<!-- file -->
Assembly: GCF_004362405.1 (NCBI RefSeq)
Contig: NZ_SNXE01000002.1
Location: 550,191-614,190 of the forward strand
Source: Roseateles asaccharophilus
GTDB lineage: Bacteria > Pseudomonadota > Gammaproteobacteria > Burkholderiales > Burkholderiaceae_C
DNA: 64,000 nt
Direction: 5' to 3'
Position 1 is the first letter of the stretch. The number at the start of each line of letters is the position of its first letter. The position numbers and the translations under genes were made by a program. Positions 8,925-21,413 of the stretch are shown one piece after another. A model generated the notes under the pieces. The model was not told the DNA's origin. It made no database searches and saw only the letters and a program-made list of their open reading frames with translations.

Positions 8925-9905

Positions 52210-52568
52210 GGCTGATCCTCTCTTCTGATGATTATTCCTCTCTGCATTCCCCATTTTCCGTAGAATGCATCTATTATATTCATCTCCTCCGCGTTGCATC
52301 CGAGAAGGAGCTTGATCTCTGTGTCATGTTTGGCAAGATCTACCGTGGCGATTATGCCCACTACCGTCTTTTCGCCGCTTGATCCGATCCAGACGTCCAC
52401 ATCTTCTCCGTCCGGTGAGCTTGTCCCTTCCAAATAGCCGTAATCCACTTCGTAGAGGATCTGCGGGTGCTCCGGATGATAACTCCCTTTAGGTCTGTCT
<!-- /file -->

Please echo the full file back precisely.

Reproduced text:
Assembly: GCF_004362405.1 (NCBI RefSeq)
Contig: NZ_SNXE01000002.1
Location: 550,191-614,190 of the forward strand
Source: Roseateles asaccharophilus
GTDB lineage: Bacteria > Pseudomonadota > Gammaproteobacteria > Burkholderiales > Burkholderiaceae_C
DNA: 64,000 nt
Direction: 5' to 3'
Position 1 is the first letter of the stretch. The number at the start of each line of letters is the position of its first letter. The position numbers and the translations under genes were made by a program. Positions 8,925-21,413 of the stretch are shown one piece after another. A model generated the notes under the pieces. The model was not told the DNA's origin. It made no database searches and saw only the letters and a program-made list of their open reading frames with translations.

Positions 8925-9905

Positions 52210-52568
52210 GGCTGATCCTCTCTTCTGATGATTATTCCTCTCTGCATTCCCCATTTTCCGTAGAATGCATCTATTATATTCATCTCCTCCGCGTTGCATC
52301 CGAGAAGGAGCTTGATCTCTGTGTCATGTTTGGCAAGATCTACCGTGGCGATTATGCCCACTACCGTCTTTTCGCCGCTTGATCCGATCCAGACGTCCAC
52401 ATCTTCTCCGTCCGGTGAGCTTGTCCCTTCCAAATAGCCGTAATCCACTTCGTAGAGGATCTGCGGGTGCTCCGGATGATAACTCCCTTTAGGTCTGTCT